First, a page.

Georgetown has an interesting history with a claim to being Seattle’s oldest neighborhood. The Duwamish were the first recorded inhabitants. They called their community Tu-kweltid-tid, by the riverbank. Europeans arrived in 1850, and in 1871, Annie and Julius Horton platted their land into a town, naming it after their son George in honor of his graduation from medical school.

The Duwamish River played an important role in the development of Georgetown. The city’s skewed street layout is based on the river’s original path. Regular flooding created fertile soil, and the river valley provided a rich habitat for salmon, trout, clams, oysters and waterfowl. Farmers sold their produce at Pike Place Market. Hops grew particularly well, and in 1883 the Seattle Malting and Brewing Company opened and grew to become the sixth largest brewery in the world. Seattle residents boated down the river to visit waterfront beer gardens. But in the usual way of human history, government leaders couldn’t leave a good thing alone, and in the name of encouraging industry by providing cheap, accessible factory sites, ten of the sixteen bends in the Duwamish were removed by 1917, rerouting the river nearly a mile away from Georgetown. Industry flourished, and the Duwamish is now an ecological catastrophe and a Federal Superfund Cleanup site.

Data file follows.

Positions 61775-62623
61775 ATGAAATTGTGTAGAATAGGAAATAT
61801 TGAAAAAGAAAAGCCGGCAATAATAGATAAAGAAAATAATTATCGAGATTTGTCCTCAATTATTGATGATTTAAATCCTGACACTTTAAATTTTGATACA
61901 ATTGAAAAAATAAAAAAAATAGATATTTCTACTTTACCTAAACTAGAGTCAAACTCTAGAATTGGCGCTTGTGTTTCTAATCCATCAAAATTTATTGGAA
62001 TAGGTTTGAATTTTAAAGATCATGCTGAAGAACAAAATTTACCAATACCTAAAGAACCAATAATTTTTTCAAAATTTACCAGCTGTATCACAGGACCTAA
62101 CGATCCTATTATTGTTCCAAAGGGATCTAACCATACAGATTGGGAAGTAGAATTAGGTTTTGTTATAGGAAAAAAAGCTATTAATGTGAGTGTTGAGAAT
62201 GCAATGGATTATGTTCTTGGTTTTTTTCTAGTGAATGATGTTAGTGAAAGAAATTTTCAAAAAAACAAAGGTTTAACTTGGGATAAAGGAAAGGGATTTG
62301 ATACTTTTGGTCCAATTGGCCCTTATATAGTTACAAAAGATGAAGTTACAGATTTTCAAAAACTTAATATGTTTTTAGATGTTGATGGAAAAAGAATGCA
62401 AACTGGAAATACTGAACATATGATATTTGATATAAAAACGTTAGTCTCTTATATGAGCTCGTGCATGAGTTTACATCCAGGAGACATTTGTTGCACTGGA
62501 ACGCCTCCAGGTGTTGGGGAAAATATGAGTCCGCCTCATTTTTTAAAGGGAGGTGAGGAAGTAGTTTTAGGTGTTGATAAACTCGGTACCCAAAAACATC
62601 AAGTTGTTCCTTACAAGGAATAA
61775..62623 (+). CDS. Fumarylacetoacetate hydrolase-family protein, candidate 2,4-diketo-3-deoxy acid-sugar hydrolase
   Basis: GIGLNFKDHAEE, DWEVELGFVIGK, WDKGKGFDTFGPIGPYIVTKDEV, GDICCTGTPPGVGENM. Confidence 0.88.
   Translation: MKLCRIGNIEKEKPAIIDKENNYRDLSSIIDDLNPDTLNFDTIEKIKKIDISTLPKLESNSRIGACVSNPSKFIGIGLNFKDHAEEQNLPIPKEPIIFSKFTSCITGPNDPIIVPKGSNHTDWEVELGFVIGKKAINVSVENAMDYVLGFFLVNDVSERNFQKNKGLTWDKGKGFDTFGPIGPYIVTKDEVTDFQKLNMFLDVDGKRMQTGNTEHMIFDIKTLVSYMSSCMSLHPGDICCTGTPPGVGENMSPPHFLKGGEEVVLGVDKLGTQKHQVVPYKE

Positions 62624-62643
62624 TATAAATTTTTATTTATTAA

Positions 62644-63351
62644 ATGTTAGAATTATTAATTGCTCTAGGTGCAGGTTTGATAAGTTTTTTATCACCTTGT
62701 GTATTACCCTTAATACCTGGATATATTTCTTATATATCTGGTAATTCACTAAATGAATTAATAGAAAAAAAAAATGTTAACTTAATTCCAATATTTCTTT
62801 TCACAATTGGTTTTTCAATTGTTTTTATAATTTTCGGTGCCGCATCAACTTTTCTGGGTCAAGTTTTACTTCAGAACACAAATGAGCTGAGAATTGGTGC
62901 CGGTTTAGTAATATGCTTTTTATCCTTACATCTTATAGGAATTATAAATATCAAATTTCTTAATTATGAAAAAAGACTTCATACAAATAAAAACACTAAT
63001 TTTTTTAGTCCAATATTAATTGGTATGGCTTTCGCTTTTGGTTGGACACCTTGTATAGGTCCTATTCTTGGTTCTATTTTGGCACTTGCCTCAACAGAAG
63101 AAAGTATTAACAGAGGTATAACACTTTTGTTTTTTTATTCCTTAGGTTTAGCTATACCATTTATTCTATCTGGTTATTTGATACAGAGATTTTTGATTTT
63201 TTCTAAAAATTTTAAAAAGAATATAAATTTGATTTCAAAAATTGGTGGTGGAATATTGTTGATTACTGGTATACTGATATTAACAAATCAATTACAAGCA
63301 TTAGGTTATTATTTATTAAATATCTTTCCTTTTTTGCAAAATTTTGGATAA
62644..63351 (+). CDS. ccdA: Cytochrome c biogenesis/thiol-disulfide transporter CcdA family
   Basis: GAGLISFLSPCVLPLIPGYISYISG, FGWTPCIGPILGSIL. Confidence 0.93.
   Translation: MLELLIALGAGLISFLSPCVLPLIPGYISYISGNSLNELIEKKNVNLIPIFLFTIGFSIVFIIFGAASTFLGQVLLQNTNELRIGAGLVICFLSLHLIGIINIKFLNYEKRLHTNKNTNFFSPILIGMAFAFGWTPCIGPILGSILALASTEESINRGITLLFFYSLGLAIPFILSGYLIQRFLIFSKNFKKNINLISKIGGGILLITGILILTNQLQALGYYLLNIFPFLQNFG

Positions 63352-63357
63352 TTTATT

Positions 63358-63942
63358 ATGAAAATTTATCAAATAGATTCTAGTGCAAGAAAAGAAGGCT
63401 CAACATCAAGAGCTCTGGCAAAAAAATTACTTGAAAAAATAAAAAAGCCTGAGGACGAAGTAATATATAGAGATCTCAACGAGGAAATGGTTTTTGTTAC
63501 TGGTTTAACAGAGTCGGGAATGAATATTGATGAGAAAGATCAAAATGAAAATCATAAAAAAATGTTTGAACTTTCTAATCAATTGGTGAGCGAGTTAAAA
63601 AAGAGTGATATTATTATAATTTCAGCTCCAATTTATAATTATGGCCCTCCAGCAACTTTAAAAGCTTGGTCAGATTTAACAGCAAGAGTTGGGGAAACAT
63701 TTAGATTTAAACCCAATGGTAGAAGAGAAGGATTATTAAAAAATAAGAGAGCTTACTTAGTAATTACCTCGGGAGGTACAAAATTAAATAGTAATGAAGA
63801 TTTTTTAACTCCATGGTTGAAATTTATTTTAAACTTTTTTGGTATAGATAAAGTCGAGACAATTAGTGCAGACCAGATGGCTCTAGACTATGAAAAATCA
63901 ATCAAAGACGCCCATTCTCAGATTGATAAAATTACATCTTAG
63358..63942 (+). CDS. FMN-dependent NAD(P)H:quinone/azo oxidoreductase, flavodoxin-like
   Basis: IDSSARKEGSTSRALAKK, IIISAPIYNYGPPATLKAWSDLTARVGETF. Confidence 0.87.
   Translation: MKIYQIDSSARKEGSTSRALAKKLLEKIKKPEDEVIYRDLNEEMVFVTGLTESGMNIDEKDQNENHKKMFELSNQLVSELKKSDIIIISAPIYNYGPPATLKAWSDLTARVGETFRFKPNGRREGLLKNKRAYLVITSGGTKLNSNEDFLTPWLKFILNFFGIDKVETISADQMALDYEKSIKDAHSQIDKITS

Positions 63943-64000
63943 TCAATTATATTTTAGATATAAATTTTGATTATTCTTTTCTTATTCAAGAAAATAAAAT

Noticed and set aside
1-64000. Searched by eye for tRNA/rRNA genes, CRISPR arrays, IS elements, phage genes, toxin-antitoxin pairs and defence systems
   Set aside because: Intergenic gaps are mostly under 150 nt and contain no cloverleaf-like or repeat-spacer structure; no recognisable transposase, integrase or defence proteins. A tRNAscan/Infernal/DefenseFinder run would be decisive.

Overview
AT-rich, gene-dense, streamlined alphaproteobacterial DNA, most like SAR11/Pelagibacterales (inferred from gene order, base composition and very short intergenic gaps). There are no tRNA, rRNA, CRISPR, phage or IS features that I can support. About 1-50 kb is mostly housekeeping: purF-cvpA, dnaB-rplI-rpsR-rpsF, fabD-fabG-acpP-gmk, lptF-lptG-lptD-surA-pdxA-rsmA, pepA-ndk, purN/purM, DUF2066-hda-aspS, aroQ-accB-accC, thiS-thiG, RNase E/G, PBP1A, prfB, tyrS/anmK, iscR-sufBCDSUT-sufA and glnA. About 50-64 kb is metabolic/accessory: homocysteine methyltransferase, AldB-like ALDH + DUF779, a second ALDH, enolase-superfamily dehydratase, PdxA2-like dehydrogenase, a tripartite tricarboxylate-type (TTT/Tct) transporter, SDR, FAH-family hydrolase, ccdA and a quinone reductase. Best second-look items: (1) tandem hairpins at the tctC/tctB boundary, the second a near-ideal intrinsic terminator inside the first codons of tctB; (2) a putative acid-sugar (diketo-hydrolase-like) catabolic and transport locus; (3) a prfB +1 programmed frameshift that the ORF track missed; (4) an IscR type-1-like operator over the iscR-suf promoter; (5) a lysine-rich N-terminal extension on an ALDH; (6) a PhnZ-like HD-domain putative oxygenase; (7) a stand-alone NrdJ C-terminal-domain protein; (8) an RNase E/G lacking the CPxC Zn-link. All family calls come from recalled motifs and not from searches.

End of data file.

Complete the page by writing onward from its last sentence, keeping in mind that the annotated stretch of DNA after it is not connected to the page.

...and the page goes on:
Currently, Gateway Park North, at the end of 8th Avenue South, is the only public access point to the Duwamish River in Georgetown. I learned about the cleanup and restoration project through a Washington Native Plant Society e-mail notice. As a Native Plant Steward, I watch for nearby work opportunities and was delighted to play a part in adding native plants to this tiny pocket park. Earth Day, Saturday, April 19, is the next scheduled work party from 10 a.m. to 2 p.m. Duwamish Alive! is sponsoring this event, which will include eight work sites along the river and an Earth Day Festival at the Cooper School near Pigeon Point Park from 2 p.m. to 5 p.m. with free food, performances, giveaways, etc. It will be a great way to spend a Saturday. Pick a spot closest to you along the river, and come join us!